6 final masterpieces from world renowned artists
We tend to see artists as having a unique insight into the human condition. Of being able to capture those thoughts and feelings that the rest of us struggle to articulate.
So there’s something especially intriguing about these 6 final works.
Do they offer a glimpse into the beyond?
6. The Goldfish Pond at Chartwell – Winston Churchill
You may not be aware that Winston Churchill was a keen painter. The former wartime prime minister took up the hobby in the mid-1910s.
Over the years he became rather good at it.
This is his last painting. It’s a view of the goldfish pond at his home in Kent - a favourite subject that he painted it on numerous occasions. Interestingly, he seems to have taken a more abstract approach than in his previous works.
Interesting because Churchill was a lifelong opponent of modernism. And yet, with his final work he appears to have a change of heart on the subject.
5. The Chapel Paintings – Mark Rothko
Mark Rothko was one of the most important figures in New York’s vibrant abstract expressionist movement. His vast colour field paintings are celebrated for their magnetic sense of space and depth.
In the mid-1960s, Rothko was commissioned to create a series of 14 paintings to be installed in a non-denominational chapel in Houston, Texas.
All are executed in deep purples and blacks, lit from above by a skylight. Rothko completed the commission, but never saw the chapel. He killed himself in his studio on February 25, 1970.
The building was established the following year, in 1971.
4. Wheat Field with Crows – Van Gogh
Everyone knows a little of the Vincent Van Gogh story - the drinking, the lopped off ear and of course the slow death from a gunshot wound in the small French village of Auvers-sur-Oise.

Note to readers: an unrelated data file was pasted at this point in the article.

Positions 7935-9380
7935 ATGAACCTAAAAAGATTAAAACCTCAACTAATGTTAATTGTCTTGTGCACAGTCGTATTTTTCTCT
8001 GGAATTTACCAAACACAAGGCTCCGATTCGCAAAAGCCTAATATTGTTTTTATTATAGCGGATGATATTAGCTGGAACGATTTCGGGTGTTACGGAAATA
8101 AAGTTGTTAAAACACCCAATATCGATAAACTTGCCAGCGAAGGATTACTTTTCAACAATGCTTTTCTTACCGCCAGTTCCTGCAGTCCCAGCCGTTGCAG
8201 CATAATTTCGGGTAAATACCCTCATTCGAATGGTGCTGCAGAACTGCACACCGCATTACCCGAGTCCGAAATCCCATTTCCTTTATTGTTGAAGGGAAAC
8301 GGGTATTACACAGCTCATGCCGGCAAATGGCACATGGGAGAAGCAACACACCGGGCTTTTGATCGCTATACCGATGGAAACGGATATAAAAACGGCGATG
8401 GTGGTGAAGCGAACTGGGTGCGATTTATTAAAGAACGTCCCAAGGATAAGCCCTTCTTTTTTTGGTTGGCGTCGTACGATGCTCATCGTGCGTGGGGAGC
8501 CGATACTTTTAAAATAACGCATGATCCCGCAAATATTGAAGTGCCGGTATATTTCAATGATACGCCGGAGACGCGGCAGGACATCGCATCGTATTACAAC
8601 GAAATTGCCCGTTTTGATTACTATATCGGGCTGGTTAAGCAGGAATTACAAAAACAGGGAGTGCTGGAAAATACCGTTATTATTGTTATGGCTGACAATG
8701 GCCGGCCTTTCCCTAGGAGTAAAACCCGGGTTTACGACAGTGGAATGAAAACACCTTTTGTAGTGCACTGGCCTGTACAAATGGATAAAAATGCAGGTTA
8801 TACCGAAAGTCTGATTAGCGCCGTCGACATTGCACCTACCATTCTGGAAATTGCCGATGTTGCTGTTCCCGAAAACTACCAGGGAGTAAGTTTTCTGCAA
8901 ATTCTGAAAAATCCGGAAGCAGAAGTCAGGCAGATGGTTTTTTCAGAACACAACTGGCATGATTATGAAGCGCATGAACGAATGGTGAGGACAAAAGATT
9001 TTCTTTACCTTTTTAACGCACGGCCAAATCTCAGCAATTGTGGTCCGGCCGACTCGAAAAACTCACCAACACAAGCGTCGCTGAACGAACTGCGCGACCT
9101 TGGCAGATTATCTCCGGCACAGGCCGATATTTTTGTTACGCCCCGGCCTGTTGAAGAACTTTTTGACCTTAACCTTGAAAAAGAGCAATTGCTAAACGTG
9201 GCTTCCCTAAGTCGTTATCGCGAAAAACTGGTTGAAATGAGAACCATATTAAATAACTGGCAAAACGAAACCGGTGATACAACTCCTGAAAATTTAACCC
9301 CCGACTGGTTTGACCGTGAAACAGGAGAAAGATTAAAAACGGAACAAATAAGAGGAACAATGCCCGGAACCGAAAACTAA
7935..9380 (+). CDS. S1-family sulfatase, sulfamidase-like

Wheat Field with Crows, executed in July 1890, is claimed by some as his last ever painting.
Unfortunately, it’s impossible to know for sure. What’s certain is that it was one of his final canvases, painted in the very month he died.
The ominous work, with its foreboding sky and wheeling birds, echoes his mental state in the run-up to his death.
3. Study of a Bull – Francis Bacon
Francis Bacon painted Study of a Bull (1991) during a long period of illness. Less than a year later he would be admitted to a hospice in Madrid, where he would pass away from a heart attack at the age of 82.
The canvas is a meditation on death. Bacon was in no doubt that he wasn’t long for the world. The bull has been simultaneously interpreted as moving backwards into the void, or forward into the light.
Underneath Bacon has attached a small amount of dust from his studio.
2. Self Portrait Facing Death – Picasso
Self Portrait Facing Death (1971) is one of Picasso’s last ever self-portraits. The work is executed in crayon and took around six months to complete.
The woozy composition and sickly colours all serve to give a deeply uncomfortable effect.
While Picasso did go on to produce other works in the months before he died, this work gives a good impression of his feelings on his advancing age.
1. La Sagrada Familia - Gaudi
The biggest work on this list is no mere canvas. It’s an entire cathedral.
Work began on the Sagrada Familia in Barcelona, originally designed by Francisco Paula de Villar, in 1882.
When de Villar resigned in 1883, the stage was set for Antonio Gaudi – who immediately made the project his own. The towering gothic pile is encrusted with strange organic forms, looking for all the world like the city was built up around it.
Tragedy struck in 1926, when Gaudi was hit by a tram and killed while on his way to confession. But there’s a bright side – work has continued on his masterpiece ever since.
It’s slated to be finished in 2026, on the centenary of Gaudi’s death.
The bookmarklet lets you save things you find to your collections.
Note: Make sure your bookmarks are visible.
Click and drag the Collect It button to your browser's Bookmark Bar.